Non-religious and non-ritualistic otherwise, both my husband and I appreciate the roles faith and conviction play in our lives; we believe in divinity and finding it and surrendering it to in our own, humanly imperfect but devoted ways.
As I delved into my own spiritually stirring experience of the place, he piped up, “there is definitely something in that place. I felt it too, a strong desire to take something – anything – from there. And since there was nothing specific around, I too thought of taking a stone back with us.” I was surprised and I could see he was too, as these were not experiences we were familiar with.
The stream of Hiranyakeshi kept with us, and then sharply veered off under a bridge and into the forest. Back in the car, we hit the road, and saw on Google maps that the river disappeared for sometime (probably underground?) and reappeared a few kilometres further up the main road connecting Amboli to Ajra. We set off, now following the river virtually. Sugarcane flanked both sides of the road, interspersed with an occasional patch of jowar, full ears standing tall, reaching the sky. The fields stretched out wider and bigger than earlier; this was clearly an area of intense agriculture, and its simplicity hid the age-old prosperity that followed bountiful produce.
There was also another phenomenon that struck both of us. The sheer number of buffaloes around us had simply gone up! They were everywhere – strolling along the roadside, grazing on a grassy patch, or simply standing in the fields. We found a spot near the small village of Gavase, where a bend of the river came close to the main road. We drove up to it, and found a half-built bridge across the river, as well as a herd of buffaloes on the other bank, sprucing up for a bath.
Led by a rather enthusiastic man, ostensibly their owner, about half a dozen buffaloes gambolled towards the river and entered it with unmistakeable glee. The owner, who, strangely enough, came dressed in a spotless white shirt, followed them in as well and started giving each a good bath, pouring water on their backs and giving them a good rub. The buffaloes enjoyed themselves; they splashed and swam around and affectionately nudged their owner.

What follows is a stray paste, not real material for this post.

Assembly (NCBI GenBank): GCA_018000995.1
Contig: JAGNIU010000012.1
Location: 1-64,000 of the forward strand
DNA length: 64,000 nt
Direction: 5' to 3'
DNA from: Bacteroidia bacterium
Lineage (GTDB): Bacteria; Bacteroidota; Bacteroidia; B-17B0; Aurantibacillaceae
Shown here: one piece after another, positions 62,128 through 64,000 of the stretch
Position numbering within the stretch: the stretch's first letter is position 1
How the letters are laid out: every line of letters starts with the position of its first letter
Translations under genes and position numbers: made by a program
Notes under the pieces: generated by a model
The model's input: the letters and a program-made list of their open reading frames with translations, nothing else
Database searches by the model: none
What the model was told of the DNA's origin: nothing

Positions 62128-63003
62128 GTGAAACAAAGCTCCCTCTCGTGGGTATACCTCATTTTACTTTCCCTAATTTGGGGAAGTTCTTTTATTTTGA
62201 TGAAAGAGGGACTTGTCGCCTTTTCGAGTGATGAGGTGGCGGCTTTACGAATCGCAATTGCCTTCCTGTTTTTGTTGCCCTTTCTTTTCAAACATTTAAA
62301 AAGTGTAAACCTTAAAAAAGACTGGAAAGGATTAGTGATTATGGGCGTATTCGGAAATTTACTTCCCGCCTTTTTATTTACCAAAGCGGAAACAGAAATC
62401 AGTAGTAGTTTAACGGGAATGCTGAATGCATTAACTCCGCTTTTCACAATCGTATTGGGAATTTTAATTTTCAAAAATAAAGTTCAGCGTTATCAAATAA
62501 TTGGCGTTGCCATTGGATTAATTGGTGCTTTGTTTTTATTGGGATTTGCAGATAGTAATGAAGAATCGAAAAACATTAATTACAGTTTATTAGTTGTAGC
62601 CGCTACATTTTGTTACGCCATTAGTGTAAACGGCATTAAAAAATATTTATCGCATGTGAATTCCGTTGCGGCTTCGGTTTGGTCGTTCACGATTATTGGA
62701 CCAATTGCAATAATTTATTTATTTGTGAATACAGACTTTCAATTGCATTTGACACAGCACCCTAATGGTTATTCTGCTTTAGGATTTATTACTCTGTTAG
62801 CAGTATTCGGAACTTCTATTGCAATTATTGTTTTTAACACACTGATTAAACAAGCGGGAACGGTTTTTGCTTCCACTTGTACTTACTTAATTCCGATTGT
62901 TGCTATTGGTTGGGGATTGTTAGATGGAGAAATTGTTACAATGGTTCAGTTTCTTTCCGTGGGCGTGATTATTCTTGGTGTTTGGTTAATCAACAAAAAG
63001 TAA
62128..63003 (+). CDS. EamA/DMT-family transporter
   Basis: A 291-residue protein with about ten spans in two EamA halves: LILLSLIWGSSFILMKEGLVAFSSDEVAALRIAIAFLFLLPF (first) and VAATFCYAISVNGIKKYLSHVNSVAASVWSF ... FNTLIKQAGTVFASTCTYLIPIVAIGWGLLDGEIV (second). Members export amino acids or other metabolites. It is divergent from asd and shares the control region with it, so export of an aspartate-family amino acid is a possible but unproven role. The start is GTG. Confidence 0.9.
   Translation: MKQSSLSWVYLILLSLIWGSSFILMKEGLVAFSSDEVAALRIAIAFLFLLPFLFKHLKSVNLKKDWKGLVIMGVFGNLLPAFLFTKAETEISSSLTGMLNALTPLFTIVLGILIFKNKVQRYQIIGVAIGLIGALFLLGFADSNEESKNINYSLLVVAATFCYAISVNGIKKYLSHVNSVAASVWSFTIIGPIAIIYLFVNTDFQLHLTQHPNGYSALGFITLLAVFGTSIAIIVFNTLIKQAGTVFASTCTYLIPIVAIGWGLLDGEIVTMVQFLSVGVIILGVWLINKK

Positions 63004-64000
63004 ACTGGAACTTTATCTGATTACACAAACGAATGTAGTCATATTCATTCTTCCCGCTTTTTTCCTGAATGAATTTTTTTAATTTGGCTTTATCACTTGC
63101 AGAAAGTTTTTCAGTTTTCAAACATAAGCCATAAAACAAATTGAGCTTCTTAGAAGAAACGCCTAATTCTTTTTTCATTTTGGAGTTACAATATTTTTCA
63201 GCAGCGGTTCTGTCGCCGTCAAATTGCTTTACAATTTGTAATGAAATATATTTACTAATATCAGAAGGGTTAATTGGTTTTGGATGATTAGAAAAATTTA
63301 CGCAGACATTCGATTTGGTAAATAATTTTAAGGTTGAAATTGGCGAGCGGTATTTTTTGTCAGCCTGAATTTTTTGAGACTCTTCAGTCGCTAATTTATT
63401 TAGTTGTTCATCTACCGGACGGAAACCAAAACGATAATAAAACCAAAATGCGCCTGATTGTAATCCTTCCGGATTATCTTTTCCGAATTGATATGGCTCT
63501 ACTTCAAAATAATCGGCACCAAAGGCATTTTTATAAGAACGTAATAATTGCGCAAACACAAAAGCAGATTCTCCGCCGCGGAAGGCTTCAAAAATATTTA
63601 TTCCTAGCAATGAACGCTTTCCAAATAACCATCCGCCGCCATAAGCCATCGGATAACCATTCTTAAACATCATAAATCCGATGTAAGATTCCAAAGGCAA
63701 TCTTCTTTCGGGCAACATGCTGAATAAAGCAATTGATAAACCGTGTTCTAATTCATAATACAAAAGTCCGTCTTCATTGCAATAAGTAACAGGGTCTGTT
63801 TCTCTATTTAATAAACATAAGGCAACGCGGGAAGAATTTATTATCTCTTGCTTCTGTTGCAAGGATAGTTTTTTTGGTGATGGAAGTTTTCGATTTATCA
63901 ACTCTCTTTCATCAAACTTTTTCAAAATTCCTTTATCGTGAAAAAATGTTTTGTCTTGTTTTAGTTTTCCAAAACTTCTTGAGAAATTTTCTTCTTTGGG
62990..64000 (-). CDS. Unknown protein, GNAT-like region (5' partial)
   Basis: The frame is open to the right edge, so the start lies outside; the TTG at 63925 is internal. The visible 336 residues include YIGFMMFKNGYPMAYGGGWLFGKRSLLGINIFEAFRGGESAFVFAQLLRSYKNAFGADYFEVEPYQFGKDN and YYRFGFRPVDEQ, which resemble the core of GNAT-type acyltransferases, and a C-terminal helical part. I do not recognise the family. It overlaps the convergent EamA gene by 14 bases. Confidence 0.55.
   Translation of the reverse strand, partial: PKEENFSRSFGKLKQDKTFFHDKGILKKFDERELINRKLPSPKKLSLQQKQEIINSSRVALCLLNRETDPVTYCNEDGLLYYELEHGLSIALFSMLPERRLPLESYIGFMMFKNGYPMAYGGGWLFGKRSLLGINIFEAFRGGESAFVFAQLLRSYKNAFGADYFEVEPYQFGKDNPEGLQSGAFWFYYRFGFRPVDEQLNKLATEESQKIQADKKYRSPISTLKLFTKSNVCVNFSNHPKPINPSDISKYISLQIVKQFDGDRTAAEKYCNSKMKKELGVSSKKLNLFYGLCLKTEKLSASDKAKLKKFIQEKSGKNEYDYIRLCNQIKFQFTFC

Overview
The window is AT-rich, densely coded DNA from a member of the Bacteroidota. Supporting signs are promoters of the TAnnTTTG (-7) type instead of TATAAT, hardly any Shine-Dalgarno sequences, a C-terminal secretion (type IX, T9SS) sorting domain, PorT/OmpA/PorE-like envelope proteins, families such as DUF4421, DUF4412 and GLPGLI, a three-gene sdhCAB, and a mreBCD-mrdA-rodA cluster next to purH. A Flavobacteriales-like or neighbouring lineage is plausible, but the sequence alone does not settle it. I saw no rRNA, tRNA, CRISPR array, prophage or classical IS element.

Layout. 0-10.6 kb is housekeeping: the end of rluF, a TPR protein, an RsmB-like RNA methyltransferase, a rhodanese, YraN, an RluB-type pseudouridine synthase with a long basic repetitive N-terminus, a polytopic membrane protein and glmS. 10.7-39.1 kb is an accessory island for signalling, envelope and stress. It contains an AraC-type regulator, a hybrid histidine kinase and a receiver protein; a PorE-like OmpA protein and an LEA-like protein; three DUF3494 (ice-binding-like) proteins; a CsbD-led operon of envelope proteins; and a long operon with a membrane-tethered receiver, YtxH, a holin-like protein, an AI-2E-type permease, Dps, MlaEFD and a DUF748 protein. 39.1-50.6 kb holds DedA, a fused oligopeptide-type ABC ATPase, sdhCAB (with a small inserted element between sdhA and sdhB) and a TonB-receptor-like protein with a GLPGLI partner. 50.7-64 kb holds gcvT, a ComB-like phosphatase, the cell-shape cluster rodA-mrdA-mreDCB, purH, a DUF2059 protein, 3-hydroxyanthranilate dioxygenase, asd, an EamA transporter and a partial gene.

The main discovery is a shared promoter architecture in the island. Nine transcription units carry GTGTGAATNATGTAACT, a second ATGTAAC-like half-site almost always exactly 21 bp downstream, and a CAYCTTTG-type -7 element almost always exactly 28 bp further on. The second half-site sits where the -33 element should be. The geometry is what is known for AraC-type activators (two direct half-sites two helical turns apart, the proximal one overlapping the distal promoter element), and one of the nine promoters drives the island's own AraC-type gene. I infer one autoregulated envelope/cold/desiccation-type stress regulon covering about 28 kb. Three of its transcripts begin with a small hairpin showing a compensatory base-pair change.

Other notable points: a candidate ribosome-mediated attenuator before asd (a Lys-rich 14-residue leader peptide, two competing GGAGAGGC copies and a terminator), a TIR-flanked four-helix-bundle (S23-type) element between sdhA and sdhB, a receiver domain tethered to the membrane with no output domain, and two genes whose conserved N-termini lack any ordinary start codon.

In the middle of it all, his chappal floated up out of nowhere, and a young one swam behind it till it entered deeper waters. From the other side, we waved frantically at him and pointed at the chappal; he merely waved back and got back to bathing his buffaloes. It was only after he had bathed them, driven them out and settled them basking in the sun that he came back and retrieved the chappal. The task, it seemed, was routine.
The unfinished bridge wasn’t going to take us to the other side anyway, so we drove back to the main road. Just before the Ajra sugar factory, we had a simple, local thali at a pretty restaurant. It was then time to hit the road for our next big (perhaps, the biggest) stop: Nool.
(Read Part I of the four-part series here, Part III here and Part IV here)
(This post was first published here on The Tilak Chronicle.)
Gauri Noolkar-Oak is a transboundary water conflicts researcher and has studied river basins in the Middle East, Southeast Asia, and South Asia. She is also the Founder of Lokmaanya.
The views and opinions expressed in the above article belong to the author(s) and do not necessarily represent the official opinion, policy or position of Lokmaanya.